AbsorptionNot Available
Volume of distributionNot Available
Protein bindingNot Available

Hydrolyzed by proteases

Route of eliminationNot Available
Half lifeNot Available
ClearanceNot Available
ToxicityAdverse reactions include injection site reactions, vasodilatation, chest pain, asthenia, infection, pain, nausea, arthralgia, anxiety, and hypertonia.
Affected organisms
  • Humans and other mammals
PathwaysNot Available
SNP Mediated EffectsNot Available
SNP Mediated Adverse Drug ReactionsNot Available
ManufacturersNot Available
Dosage forms
Injection, solutionsubcutaneous40 mg/mL
Powder for solutionsubcutaneous20 mg
Solutionsubcutaneous20 mg
Injection, solutionsubcutaneous20 mg/mL
Unit descriptionCostUnit
Copaxone 20 mg/ml Kit 20 mg Solution, 1 Box = 30 Pre-Filled Syringes3775.25USD box
Copaxone 20 mg injection kit2264.26USD kit
DrugBank does not sell nor buy drugs. Pricing information is supplied for informational purposes only.
CountryPatent NumberApprovedExpires (estimated)
United States59815891994-05-242014-05-24
Experimental PropertiesNot Available
Synthesis Reference

Tsung-Yu Hsiao, Meng-Fen Ho, “Synthesis of Glatiramer Acetate.” U.S. Patent US20100036092, issued February 11, 2010.

General References
  1. Weber MS, Hohlfeld R, Zamvil SS: Mechanism of action of glatiramer acetate in treatment of multiple sclerosis. Neurotherapeutics. 2007 Oct;4(4):647-53. Pubmed
  2. Arnon R, Aharoni R: Mechanism of action of glatiramer acetate in multiple sclerosis and its potential for the development of new applications. Proc Natl Acad Sci U S A. 2004 Oct 5;101 Suppl 2:14593-8. Epub 2004 Sep 15. Pubmed
  3. Francis DA: Glatiramer acetate (Copaxone). Int J Clin Pract. 2001 Jul-Aug;55(6):394-8. Pubmed
  4. Li Q, Milo R, Panitch H, Swoveland P, Bever CT Jr: Glatiramer acetate blocks the activation of THP-1 cells by interferon-gamma. Eur J Pharmacol. 1998 Jan 26;342(2-3):303-10. Pubmed
External Links
ATC CodesL03AX13
AHFS CodesNot Available
PDB EntriesNot Available
FDA labelDownload (558 KB)
MSDSNot Available
Drug Interactions
DenosumabMay enhance the adverse/toxic effect of Immunosuppressants. Specifically, the risk for serious infections may be increased.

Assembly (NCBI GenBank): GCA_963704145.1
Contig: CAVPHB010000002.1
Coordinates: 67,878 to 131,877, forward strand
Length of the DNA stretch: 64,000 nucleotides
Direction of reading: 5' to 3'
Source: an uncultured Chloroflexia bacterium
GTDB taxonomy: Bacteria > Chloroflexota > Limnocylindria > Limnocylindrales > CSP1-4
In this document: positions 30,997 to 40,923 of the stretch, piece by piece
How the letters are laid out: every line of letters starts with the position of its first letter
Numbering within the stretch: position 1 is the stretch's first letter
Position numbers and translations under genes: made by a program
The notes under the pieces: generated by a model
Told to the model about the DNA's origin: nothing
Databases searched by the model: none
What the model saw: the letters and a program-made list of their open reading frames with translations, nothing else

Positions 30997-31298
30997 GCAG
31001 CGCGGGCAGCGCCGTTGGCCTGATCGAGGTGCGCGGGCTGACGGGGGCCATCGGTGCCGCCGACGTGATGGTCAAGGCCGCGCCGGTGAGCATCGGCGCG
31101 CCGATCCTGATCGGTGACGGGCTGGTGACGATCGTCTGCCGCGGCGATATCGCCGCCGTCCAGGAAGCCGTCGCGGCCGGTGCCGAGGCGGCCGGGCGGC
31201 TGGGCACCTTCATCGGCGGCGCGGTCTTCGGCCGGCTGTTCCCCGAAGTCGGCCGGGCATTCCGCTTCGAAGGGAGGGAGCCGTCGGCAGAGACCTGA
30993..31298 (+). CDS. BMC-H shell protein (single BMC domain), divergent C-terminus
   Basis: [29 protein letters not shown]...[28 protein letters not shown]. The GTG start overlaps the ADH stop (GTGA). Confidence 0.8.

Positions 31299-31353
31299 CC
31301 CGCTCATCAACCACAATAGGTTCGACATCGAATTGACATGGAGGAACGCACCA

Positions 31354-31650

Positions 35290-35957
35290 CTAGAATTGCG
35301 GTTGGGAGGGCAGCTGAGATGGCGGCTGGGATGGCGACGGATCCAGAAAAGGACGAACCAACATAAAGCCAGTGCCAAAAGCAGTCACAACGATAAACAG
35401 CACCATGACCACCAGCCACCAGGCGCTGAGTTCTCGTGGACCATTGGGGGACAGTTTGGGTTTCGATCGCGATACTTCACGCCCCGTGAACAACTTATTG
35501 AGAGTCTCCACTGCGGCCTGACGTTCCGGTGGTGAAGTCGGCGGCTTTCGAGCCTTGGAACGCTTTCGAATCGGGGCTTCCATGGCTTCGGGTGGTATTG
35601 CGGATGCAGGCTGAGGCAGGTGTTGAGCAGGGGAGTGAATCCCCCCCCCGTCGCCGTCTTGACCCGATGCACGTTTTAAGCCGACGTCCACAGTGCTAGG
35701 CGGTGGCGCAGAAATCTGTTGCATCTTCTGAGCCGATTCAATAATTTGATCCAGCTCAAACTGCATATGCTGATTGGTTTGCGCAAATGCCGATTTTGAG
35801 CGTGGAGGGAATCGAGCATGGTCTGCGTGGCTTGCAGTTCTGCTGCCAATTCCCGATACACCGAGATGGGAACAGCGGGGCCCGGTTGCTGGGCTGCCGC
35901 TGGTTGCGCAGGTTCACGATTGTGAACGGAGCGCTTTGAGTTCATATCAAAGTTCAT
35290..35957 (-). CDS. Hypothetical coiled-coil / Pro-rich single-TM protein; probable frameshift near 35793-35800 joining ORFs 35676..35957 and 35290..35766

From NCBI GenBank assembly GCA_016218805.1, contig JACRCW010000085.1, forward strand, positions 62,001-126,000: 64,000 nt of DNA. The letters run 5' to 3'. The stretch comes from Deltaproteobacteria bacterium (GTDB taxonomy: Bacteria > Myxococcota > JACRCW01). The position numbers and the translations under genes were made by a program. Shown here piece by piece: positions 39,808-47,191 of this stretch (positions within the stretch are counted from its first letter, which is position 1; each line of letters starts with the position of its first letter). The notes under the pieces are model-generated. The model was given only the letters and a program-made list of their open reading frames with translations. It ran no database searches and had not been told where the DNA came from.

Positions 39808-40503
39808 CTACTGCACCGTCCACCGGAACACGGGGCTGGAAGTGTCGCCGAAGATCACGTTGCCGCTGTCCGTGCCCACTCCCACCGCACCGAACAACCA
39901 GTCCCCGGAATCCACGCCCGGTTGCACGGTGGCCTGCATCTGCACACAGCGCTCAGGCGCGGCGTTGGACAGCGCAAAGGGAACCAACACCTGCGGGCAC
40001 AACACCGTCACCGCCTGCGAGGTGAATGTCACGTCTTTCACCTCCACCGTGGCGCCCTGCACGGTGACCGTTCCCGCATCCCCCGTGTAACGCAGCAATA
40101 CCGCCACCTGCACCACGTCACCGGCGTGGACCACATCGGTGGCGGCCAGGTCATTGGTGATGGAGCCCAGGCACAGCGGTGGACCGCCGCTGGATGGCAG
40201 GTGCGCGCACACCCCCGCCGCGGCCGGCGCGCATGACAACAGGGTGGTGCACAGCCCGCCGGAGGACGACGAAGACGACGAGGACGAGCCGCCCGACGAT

LeflunomideImmunosuppressants may enhance the adverse/toxic effect of Leflunomide. Specifically, the risk for hematologic toxicity such as pancytopenia, agranulocytosis, and/or thrombocytopenia may be increased.
NatalizumabImmunosuppressants may enhance the adverse/toxic effect of Natalizumab. Specifically, the risk of concurrent infection may be increased.
PimecrolimusMay enhance the adverse/toxic effect of Immunosuppressants.
RoflumilastMay enhance the immunosuppressive effect of Immunosuppressants.
Sipuleucel-TImmunosuppressants may diminish the therapeutic effect of Sipuleucel-T.
TofacitinibImmunosuppressants may enhance the immunosuppressive effect of Tofacitinib.
TrastuzumabMay enhance the neutropenic effect of Immunosuppressants.
Food InteractionsNot Available


1. HLA class II histocompatibility antigen, DRB1-1 beta chain

Kind: protein

Organism: Human

Pharmacological action: unknown

Actions: binder


Name UniProt ID Details
HLA class II histocompatibility antigen, DRB1-1 beta chain P04229 Details


  1. Arnon R, Aharoni R: Mechanism of action of glatiramer acetate in multiple sclerosis and its potential for the development of new applications. Proc Natl Acad Sci U S A. 2004 Oct 5;101 Suppl 2:14593-8. Epub 2004 Sep 15. Pubmed
  2. Chen X, Ji ZL, Chen YZ: TTD: Therapeutic Target Database. Nucleic Acids Res. 2002 Jan 1;30(1):412-5. Pubmed

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Drug created on November 18, 2007 11:22 /Updated on July 29, 2014 15:32